Why am I experiencing peripheral distortion when wearing my new glasses?
Some people may experience a distortion of their peripheral vision after receiving a new glasses prescription. This is a fairly common occurrence that can be a result of the adjustment period as your eyes get used to the new prescription. This type of peripheral vision distortion can often occur if the new glasses are of a higher prescription or the frames are larger than what you are used to. Glasses focus on the section of the visual field that is right in front of you, in order to help correct your vision and perception. If you've been wearing glasses for a long time, your brain gets used to this and can find it hard to adjust if the prescription is changed.
In addition to this, hi index lens materials can also cause a distortion of peripheral vision. These types of lenses are thinner and lighter than normal, which means the back surface of the lens is placed further away from the natural curve of your eye. This distance can in turn affect your peripheral view. Another type of lens that can cause peripheral distortions are multifocal lenses. These lenses are designed to provide clear vision in certain areas. Towards the edges or sides of multifocal lenses, there are peripheral distortions.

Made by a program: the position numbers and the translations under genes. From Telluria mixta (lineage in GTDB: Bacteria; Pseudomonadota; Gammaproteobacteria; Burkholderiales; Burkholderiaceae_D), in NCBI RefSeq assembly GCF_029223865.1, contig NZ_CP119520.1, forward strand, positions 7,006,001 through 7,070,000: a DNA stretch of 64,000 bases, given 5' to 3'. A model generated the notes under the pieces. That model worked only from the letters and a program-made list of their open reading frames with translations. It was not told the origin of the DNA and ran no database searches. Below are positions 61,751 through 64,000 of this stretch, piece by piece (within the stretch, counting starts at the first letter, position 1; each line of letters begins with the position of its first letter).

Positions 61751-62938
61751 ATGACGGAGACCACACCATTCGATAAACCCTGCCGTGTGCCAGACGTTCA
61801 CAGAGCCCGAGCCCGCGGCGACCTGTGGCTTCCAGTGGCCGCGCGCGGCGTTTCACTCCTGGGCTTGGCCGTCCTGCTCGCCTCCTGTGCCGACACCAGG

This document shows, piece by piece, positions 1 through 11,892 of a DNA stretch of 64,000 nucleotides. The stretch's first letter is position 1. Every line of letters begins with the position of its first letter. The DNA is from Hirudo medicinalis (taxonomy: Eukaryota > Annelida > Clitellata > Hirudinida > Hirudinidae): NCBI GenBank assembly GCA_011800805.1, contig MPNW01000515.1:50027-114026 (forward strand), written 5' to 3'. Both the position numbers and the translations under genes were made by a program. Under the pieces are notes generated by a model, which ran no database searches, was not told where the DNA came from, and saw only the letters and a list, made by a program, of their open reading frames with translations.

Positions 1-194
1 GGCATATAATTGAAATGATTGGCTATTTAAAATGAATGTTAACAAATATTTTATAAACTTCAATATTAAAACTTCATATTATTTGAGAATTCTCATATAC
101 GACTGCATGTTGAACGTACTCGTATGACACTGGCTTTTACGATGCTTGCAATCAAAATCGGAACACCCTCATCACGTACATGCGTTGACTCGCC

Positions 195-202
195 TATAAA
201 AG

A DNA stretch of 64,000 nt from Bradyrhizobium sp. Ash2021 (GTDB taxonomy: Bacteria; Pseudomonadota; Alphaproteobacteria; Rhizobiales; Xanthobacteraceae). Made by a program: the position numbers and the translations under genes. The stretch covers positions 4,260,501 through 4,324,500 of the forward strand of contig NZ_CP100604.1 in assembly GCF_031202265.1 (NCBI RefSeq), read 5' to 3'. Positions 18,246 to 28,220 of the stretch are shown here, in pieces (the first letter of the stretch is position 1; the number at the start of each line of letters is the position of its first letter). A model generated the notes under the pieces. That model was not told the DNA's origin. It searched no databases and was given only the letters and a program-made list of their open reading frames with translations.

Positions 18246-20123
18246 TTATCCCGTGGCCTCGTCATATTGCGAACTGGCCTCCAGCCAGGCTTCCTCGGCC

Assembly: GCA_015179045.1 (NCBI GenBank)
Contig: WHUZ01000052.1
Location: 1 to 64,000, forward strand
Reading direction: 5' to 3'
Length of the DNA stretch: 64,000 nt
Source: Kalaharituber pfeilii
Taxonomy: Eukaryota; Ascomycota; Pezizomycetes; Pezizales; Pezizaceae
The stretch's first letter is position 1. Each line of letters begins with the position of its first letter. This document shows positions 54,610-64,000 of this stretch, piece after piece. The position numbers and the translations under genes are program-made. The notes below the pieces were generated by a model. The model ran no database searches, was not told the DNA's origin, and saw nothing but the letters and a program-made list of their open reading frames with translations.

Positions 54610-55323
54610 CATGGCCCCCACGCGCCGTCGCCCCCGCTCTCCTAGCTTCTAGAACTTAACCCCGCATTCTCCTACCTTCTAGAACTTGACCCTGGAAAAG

What is peripheral vision?
Peripheral vision is the term for the part of the visual field that is not right in the centre of your gaze. It is usually used for detecting motion, colours, lights and shapes at the edges of your vision, but the human ability to do this is weaker when compared with animals. The reason for this is that humans have the lowest density of receptor cells at the edges of the retina, with a higher concentration found in the centre.
What to do if your glasses are distorting your peripheral vision?
If you are experiencing peripheral vision distortion as a result of your new glasses, go back to your optometrist and let them know about your problem. Sometimes the fit of your new glasses will need to be changed to minimise this distorted effect.In some cases, a short adjustment period may be all that is required to help your eyes get used to the new glasses. Particularly if this is the first time you are wearing multifocal lenses. Ensure you speak to your optometrist about how to properly use your multifocal lenses.